The entire crew crowded into the tiny boat that looked more Viking, to me, than pirate, but having towed it for six miles and rented it for the day, the director pressed on. The sound man was forced to hide under a blanket on the ship to get the authentic pirate sounds while the cameraman barked orders from the shore using a radio phone. To get the illusion of movement, Cap'n Pete towed the pirates who pretended to row. Meanwhile, the falling tide made it possible for the geophysicists to resume their sonic treasure hunt.

In exchange for lunch and a free ride to Lunging, I promised Mindy not to reveal what the treasure hunters did or didn't find until the show aired. I kept my promise and now can say that they found nothing. There were the usual anomalies in the ground penetrating radar that allowed the narrator to offer the possibility that some cave might still exist under the rock. The drill rig seemed to prove otherwise, but people love to hope. The hour-long episode focused on finding treasure. Our segment ran less than seven minutes. I didn’t make the cut.

When it was all over I manage to get the phone number of author Robert Cahill who had just moved from Salem, MA at age 69 to a new retirement home in Florida.

"There's certainly evidence, though circumstantial, that Blackbeard went to the Isles of Shoals and spent some time there. You can count on that," Cahil told me from Florida. He said he brought enough books from New England to fill three libraries, but he's retired now from the story-telling business.

Cahill remains convinced that the Shoals was a "pirate bank", a safe location where ships could be hidden, offload their booty and entrust the locals to guard it in exchange for a cut of the action. The Shoals, he admits, is an unlikely treasure spot. There is hardly a tree or soil to hide things under. Pirate Captain Jack Quelch, Cahill says, was captured while hiding gold nuggets on Smuttynose. That, he says, is documented.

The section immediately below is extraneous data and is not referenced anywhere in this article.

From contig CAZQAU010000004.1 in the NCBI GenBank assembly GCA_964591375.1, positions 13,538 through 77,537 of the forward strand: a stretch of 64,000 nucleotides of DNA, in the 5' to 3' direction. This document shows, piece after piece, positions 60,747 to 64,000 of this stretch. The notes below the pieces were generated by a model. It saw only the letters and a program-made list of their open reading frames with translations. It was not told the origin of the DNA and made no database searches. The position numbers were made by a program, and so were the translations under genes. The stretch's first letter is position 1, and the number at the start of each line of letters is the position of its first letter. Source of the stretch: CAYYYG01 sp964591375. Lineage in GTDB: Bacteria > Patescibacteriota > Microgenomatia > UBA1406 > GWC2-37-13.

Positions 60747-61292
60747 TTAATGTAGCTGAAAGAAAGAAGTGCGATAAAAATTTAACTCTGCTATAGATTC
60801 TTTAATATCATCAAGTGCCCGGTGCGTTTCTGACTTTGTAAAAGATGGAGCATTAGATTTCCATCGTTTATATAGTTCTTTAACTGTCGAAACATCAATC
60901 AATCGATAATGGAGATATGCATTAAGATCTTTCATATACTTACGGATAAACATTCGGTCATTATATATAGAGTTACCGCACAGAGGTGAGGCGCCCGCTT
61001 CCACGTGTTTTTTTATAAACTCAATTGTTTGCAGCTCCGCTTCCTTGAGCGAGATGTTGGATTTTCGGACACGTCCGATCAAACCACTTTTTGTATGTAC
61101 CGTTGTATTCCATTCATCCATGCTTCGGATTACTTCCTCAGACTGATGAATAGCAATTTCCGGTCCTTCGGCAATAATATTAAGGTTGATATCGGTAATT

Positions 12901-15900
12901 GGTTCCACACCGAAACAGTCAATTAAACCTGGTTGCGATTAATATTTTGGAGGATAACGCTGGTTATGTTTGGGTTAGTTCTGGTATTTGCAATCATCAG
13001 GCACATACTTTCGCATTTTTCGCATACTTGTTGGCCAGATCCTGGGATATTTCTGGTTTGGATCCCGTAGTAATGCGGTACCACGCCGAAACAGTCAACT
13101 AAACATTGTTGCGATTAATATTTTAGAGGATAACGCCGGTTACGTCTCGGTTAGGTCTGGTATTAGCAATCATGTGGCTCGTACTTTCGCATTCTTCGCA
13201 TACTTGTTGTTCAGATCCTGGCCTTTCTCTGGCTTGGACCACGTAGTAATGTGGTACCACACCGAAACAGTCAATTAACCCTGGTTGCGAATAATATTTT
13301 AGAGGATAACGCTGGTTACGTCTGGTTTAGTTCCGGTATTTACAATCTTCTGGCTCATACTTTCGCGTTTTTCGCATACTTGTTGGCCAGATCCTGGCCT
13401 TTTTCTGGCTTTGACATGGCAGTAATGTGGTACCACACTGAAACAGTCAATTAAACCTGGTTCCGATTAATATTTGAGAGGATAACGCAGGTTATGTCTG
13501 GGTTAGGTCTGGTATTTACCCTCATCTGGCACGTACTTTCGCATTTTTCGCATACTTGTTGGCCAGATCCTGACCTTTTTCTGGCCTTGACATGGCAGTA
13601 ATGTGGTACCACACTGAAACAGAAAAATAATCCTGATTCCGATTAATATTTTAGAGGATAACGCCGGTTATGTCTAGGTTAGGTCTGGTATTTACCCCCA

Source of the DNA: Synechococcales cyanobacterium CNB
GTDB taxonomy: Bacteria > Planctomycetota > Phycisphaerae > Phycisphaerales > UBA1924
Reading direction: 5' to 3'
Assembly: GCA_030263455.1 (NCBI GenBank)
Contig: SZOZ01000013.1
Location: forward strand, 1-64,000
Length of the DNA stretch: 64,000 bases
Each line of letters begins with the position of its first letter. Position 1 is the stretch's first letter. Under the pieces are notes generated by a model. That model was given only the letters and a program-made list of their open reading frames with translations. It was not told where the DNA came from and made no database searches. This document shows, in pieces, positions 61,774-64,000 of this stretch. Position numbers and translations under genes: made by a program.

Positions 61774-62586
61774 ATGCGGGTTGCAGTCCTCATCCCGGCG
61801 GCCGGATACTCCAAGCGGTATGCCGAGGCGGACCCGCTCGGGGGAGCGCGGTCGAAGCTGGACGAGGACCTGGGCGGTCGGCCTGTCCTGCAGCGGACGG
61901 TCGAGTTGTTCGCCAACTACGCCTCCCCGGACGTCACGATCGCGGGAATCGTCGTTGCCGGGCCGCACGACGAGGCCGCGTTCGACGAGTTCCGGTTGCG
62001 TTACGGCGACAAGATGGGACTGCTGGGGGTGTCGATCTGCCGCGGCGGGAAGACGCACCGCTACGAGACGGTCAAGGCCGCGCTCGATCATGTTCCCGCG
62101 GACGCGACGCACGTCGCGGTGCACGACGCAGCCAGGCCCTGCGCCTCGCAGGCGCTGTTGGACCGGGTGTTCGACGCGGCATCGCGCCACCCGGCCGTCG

But what was his source for the Blackbeard story? It's a "very very fuzzy legend," Cahill admits.

"I got that from Prudy Randall," Cahiill explains at last. "She had told me the story because we both lived near each other in Massachusetts. I didn't bump into her again until 'Unsolved Mysteries’ came along a few years ago. I came rowing into her island one day and she recognized me and said -- 'Bob Cahill, what are you doing here?"

What goes around comes around. Bob Cahill's authorized source is none other than Prudy Randall, and her source is a childhood memory and a deep 80-year faith that her private island is home to buried treasure. The lack of any evidence seems not to have dampened her hopes. I remain 100% skeptical about Blackbeard at Lunging. But now that I have visited Prudy and her private island home, I can report with authority that her treasure is the island itself.

Copyright © 2006 by J. Dennis Robinson. All rights reserved. May not be used without permission. .